When Dalo, the project manager, received the call that morning, she did not expect that it would last for so long. Frida, the IT manager at the hospital, was frantic: someone has been changing the prices of prostheses in some of the invoices sent to the insurance company. How was this possible? The billing application used an advanced access control and security system.
Before ending the call, Dalo promised to investigate the matter and revert during the day. She put the phone down and worked her way through the workflow. She was looking now at the screen that allowed the billing manager, or his replacement, to verify the bills before sending them to the insurance company. It was only at this point that the security subsystem allowed price modifications. Only two people had the permission to access this field on the screen.
Dalo recalled a conversation with Frida about an audit trail. She remembered Frida’s reluctance to invest in an expensive feature that will call on a member of her team to produce audit reports, full time. This would satisfy every whim and fancy of the auditors and the hospital management. The application had thousands of tables, the preparation of audit reports, although abated by the report designer, would need the creation of views to relate numerous list of values to their descriptions, and this was tedious, lengthy, and time consuming.
However, today, this would have been handy, as the system would have logged the modifications, their author and other interesting tidbits… Frida could have caught the culprit in no time, vindicating the long days of report writing.
Nevertheless, Frida forgot that so many things could change in a flash. Does she or the IT administrator have the time to look through the multitude of reports that the audit trail will generate?
This is a real story. Businesses face similar situations every day. Wouldn’t it be nice if such a feature were included in applications, especially if it did not require the dedication of a programmer? How about being able to create, on the fly, all the associations between SKU’s and their description, customer codes and their names, invoice headings and their lines, items and their serial number and a lot more…?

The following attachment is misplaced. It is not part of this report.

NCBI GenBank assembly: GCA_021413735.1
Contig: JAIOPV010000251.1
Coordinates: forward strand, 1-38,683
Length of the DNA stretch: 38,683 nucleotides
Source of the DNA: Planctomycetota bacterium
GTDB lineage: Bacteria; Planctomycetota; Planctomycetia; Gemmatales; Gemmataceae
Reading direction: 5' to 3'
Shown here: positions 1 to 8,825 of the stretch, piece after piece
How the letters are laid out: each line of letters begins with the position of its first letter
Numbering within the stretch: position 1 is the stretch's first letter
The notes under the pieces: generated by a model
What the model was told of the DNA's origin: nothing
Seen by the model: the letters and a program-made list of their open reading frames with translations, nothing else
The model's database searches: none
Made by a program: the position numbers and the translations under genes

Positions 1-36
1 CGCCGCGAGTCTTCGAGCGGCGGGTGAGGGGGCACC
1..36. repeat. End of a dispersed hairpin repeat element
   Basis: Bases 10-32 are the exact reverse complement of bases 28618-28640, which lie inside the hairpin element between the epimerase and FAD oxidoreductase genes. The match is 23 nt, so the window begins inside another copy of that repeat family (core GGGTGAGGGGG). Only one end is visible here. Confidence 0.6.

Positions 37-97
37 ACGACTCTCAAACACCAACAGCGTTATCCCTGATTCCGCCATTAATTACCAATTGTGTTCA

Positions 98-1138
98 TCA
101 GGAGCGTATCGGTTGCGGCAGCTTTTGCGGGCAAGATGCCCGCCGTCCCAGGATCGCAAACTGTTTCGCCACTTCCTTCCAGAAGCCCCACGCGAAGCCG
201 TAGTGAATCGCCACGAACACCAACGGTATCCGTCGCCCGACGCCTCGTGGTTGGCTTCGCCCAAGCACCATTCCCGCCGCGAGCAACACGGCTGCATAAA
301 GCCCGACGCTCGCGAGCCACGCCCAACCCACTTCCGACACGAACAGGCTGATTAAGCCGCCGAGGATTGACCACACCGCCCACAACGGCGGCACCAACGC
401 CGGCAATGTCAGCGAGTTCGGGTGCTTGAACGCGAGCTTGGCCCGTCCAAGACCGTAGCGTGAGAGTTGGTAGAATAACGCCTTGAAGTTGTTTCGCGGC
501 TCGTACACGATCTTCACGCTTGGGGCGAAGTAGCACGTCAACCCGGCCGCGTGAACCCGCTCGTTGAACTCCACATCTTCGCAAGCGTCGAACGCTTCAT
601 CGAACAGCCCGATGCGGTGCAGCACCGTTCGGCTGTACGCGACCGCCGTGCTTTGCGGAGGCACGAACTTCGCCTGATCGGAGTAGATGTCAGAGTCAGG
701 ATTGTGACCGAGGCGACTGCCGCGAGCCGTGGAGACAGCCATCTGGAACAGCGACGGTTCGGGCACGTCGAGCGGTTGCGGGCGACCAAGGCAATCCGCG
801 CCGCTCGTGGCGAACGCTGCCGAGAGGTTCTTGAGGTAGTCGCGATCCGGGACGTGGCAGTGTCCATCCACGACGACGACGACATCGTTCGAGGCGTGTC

It would also be great if we could look at the history of all events related to the fields on a display, on the multitude of tabs (modern user interfaces include these to simplify our life, so they say) attached to this screen, and, the hidden database information affected by visible changes. Moreover, for those who prefer to read it on paper, a full disclosure report, without writing a single line of code, would have been be nice. Could we alert Frida of these changes? On the spot, on her screen, by email, SMS or through a daily report delivered, every morning, in her inbox.
As usual, there is also the clever one who will want to audit the user-defined fields: right? These should also be included again, without wasting the precious time of Frida.
Dalo suggested these features to Frida. And Frida, in a despondent mood, would not end the conversation on a positive note: she wanted other features added to the application, because she said, we should also protect the secrecy of the patients’ information. Only the personnel of a specific ward should be able to see the files of the ward’s patients. At last, the “data masking” request! A feature that legislators dream of and analysts debate upon waking-up from its nightmare. What else?
Our major concern, she thought, was that, even if we could include these features in the new application we were developing, how to apply it to all the modules of the base application?
The project director had the answers… he was in a predatory mood… these requirements, and others, we discovered, were the facets of a single issue: how to develop once and use everywhere…
Comments are disabled for this post